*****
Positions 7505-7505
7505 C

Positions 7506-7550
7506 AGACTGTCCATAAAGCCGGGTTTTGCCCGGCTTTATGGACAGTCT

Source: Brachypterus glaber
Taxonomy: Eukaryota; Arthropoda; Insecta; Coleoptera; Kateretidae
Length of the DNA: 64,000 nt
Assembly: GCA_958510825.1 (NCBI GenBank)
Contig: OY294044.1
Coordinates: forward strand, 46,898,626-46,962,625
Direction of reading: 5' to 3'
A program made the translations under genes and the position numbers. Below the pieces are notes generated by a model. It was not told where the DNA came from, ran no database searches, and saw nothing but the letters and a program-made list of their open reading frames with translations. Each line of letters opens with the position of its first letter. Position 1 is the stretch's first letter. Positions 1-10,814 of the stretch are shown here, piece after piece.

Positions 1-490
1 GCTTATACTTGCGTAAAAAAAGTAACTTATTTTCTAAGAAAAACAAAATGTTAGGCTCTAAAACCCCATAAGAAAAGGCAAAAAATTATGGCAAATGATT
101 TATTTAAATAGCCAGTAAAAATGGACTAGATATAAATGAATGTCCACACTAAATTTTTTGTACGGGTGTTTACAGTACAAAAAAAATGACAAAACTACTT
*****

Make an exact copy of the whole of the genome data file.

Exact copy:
Positions 7505-7505
7505 C

Positions 7506-7550
7506 AGACTGTCCATAAAGCCGGGTTTTGCCCGGCTTTATGGACAGTCT

Source: Brachypterus glaber
Taxonomy: Eukaryota; Arthropoda; Insecta; Coleoptera; Kateretidae
Length of the DNA: 64,000 nt
Assembly: GCA_958510825.1 (NCBI GenBank)
Contig: OY294044.1
Coordinates: forward strand, 46,898,626-46,962,625
Direction of reading: 5' to 3'
A program made the translations under genes and the position numbers. Below the pieces are notes generated by a model. It was not told where the DNA came from, ran no database searches, and saw nothing but the letters and a program-made list of their open reading frames with translations. Each line of letters opens with the position of its first letter. Position 1 is the stretch's first letter. Positions 1-10,814 of the stretch are shown here, piece after piece.

Positions 1-490
1 GCTTATACTTGCGTAAAAAAAGTAACTTATTTTCTAAGAAAAACAAAATGTTAGGCTCTAAAACCCCATAAGAAAAGGCAAAAAATTATGGCAAATGATT
101 TATTTAAATAGCCAGTAAAAATGGACTAGATATAAATGAATGTCCACACTAAATTTTTTGTACGGGTGTTTACAGTACAAAAAAAATGACAAAACTACTT